6. Bring your dog. Calvin is one of those rad camper van owners who subscribes to the ethos: “What fun is camping if you can’t bring your dog?” So Harper, our 8-pound Yorkie, joined the adventure. In our apartment, she’s typically a distant, I-N-D-E-P-E-N-D-E-N-T woman. But when we take her into freezing cold nature, she becomes a cuddle bug. She becomes more dog-like, her true self. She curled up in the cozy back of the van with us each night, and we felt like a little family. That was nice.
7. Bring water. One of the best calls we made was bringing a full five-gallon jug of water. We didn’t even have to think about hydration the whole trip. Just poured it into Klean Kanteens each day, and we were good. That was huge.
8. Blankets. It got cold at night. We had a Kelty Double Wide Sleeping bag, a gaggle of blankets and pillows, and an 8-pound Yorkie. Bring those things. We slept well.
9. Level ground is your friend. One of those things you don’t appreciate ’til it’s too late. Try to sleep at a 45-degree angle from the ground. It. Is. Hard. Pick a level spot to park. Or get those cool gadgets that go under the tires to level it out.
10. We had grand ambitions to eat like kings on this journey. After all, we had a sick camper van with a stove and sink and all. But when it came down to it, boxed soup from Trader Joe’s and Ramen was the jam. It was very cold out, so soup was the answer. And peanut butter and jelly.
11. There’s a van club! You know how when you see an eighteen-wheeler, you can yank an imaginary horn, and you often get a friendly honk back? Well…everyone in camper vans tosses out a friendly wave to fellow vanlifers on the road. Just like truckers. That was cool. We did a lot of waving while twisting through Big Sur.
12. Freedom. The first few nights, all the cliches about a liberated existence on wheels felt very real. We had everything we needed within a hundred square feed and million-dollar views available at the drop of a hat. As abstract as that reality may feel as a voyeur sifting through humble brag social posts, it’s a powerful realization when the wheel is between your hands. This is obvious, but we could go anywhere, anytime with minimal friction, and that’s an intoxicating feeling.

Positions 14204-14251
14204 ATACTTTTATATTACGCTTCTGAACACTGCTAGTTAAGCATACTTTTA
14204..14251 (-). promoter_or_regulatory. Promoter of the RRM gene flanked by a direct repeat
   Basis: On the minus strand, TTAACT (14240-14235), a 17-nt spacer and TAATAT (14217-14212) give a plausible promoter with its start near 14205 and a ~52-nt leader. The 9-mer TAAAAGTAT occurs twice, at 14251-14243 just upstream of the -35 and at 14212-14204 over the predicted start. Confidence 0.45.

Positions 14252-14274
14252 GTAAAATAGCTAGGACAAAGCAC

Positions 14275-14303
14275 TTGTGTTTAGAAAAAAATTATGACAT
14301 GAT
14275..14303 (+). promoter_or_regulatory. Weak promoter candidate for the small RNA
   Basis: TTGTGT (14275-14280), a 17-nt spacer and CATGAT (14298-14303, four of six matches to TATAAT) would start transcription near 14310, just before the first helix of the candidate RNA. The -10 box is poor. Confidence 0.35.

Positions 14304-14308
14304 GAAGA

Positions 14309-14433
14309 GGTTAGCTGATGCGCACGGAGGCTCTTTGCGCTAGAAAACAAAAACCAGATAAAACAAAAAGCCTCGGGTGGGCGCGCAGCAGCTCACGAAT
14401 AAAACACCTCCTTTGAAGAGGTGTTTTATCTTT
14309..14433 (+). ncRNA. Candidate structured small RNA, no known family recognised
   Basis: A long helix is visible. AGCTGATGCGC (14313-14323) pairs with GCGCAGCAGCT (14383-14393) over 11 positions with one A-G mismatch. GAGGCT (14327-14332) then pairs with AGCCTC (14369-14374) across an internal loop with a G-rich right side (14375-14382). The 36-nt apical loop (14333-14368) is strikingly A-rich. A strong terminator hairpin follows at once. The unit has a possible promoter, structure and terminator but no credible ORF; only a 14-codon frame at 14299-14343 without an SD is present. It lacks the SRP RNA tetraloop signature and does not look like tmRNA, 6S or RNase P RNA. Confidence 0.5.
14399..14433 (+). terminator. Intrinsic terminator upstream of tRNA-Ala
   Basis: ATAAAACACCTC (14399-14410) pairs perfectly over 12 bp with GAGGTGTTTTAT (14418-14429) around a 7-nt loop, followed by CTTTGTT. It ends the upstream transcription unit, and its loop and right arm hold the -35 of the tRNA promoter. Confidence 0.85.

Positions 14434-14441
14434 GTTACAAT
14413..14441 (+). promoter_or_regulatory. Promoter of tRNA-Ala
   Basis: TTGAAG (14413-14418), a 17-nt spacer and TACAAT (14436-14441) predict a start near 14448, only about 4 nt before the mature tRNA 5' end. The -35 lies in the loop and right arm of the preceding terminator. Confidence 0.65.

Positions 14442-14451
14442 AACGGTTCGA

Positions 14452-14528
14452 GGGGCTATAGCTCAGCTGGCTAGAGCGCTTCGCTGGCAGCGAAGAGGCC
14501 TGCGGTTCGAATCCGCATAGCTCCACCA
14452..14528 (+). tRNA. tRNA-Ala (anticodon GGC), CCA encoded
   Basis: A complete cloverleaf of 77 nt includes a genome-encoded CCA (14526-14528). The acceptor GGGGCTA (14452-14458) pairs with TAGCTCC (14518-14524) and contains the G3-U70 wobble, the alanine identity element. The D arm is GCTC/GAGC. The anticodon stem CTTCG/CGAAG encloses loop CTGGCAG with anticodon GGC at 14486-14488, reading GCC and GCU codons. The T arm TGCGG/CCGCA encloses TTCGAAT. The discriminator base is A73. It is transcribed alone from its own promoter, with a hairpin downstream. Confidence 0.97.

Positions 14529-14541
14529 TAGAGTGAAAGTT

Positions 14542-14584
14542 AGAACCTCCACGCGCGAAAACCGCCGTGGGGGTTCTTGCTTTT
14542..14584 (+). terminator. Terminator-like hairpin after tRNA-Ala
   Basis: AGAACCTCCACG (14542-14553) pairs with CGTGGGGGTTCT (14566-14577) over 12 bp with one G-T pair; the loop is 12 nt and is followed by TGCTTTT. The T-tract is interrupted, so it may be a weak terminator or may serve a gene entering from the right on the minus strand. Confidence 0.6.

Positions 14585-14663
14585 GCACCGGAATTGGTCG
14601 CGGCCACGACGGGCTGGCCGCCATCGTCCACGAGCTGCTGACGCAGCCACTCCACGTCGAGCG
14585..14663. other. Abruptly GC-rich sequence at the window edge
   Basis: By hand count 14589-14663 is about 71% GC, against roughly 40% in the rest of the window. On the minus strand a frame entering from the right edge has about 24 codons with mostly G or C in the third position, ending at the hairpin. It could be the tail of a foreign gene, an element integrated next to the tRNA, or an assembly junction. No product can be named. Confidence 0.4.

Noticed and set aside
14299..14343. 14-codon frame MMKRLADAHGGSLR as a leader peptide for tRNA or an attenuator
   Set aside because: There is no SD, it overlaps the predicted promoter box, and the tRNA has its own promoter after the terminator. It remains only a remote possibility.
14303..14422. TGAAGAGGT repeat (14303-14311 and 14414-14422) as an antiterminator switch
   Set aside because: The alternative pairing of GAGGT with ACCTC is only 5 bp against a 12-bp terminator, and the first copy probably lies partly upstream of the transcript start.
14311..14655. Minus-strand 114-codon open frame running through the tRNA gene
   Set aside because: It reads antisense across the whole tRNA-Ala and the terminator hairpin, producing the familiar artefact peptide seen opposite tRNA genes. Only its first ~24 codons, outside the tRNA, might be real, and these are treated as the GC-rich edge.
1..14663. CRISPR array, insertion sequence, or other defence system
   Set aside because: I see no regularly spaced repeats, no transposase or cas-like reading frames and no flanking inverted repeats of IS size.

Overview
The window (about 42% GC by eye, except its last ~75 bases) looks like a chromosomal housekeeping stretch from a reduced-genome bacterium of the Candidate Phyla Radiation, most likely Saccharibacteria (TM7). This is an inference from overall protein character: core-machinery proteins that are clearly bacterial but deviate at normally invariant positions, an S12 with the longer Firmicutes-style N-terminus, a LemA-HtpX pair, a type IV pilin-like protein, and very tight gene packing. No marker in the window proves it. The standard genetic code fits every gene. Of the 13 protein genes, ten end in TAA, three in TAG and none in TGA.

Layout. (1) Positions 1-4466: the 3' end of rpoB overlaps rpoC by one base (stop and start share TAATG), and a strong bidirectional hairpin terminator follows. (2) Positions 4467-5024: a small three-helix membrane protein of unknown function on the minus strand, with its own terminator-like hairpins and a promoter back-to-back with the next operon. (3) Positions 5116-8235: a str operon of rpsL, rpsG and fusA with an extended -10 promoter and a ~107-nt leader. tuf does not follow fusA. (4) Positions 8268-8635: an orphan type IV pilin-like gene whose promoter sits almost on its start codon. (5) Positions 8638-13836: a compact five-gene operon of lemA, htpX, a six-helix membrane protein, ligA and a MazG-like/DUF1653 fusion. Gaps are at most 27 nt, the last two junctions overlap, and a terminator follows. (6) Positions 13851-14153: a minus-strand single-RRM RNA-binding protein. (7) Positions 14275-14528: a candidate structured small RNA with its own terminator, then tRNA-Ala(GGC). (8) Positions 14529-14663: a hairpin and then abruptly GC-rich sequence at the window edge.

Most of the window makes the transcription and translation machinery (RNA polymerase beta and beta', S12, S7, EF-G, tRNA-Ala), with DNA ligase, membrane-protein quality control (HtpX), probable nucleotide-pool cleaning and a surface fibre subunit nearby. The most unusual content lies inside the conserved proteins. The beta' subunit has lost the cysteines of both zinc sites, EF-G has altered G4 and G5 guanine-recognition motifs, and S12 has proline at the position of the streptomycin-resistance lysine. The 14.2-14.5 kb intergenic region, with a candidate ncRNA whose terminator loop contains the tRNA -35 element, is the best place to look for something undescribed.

13. One hundred square feet. Living quarters are tight. So pack only what you need, obviously. One feature we appreciated about the Roadtrek is that the driver and passenger seats swivel to create a dining area, so our tiny home felt nicely segmented with a dining room, kitchen, and bedroom. In such tight spaces, we began to better understand the things we really, actually use and need. Turns out it’s not much. And if/when a squabble might surface, after all, two people – even newlyweds – are prone to minor disagreements when sharing 100 square feet for twelve days, it’s a nice tool to focus on what’s important: being together and enjoying that journey to new, beautiful places.
If you’re looking for a camper van or RV, Outdoorsy has a great selection. And if you’re in proximity to Calvin and looking at a Class B vehicle like the Simplicity Roadtrek, you’d be hard-pressed to find a nicer dude with a solid vehicle. Happy travels.